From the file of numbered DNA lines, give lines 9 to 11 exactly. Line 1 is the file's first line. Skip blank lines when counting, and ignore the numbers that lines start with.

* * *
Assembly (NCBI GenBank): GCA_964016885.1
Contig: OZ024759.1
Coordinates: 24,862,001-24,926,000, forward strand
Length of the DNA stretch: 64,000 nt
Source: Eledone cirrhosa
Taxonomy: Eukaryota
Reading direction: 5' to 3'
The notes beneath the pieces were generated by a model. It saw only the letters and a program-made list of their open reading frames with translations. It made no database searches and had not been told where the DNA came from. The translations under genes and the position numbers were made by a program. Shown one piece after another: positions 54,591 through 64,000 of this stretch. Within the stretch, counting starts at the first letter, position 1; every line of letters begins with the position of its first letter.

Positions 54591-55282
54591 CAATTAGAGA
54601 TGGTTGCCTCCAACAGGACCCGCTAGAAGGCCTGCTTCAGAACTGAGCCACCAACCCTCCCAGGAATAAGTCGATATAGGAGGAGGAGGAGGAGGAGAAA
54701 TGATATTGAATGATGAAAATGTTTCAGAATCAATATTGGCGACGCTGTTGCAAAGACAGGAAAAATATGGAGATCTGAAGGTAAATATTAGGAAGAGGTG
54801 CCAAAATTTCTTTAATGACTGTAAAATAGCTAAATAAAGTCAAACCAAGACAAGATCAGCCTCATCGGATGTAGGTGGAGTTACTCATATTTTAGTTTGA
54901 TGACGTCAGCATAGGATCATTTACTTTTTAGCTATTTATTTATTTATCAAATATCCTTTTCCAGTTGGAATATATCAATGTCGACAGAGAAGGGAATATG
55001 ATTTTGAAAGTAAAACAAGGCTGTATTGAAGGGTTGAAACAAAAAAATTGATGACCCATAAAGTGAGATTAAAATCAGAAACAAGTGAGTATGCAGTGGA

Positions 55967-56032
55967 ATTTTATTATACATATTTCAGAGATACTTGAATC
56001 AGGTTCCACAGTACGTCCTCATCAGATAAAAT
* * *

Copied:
Positions 54591-55282
54591 CAATTAGAGA
54601 TGGTTGCCTCCAACAGGACCCGCTAGAAGGCCTGCTTCAGAACTGAGCCACCAACCCTCCCAGGAATAAGTCGATATAGGAGGAGGAGGAGGAGGAGAAA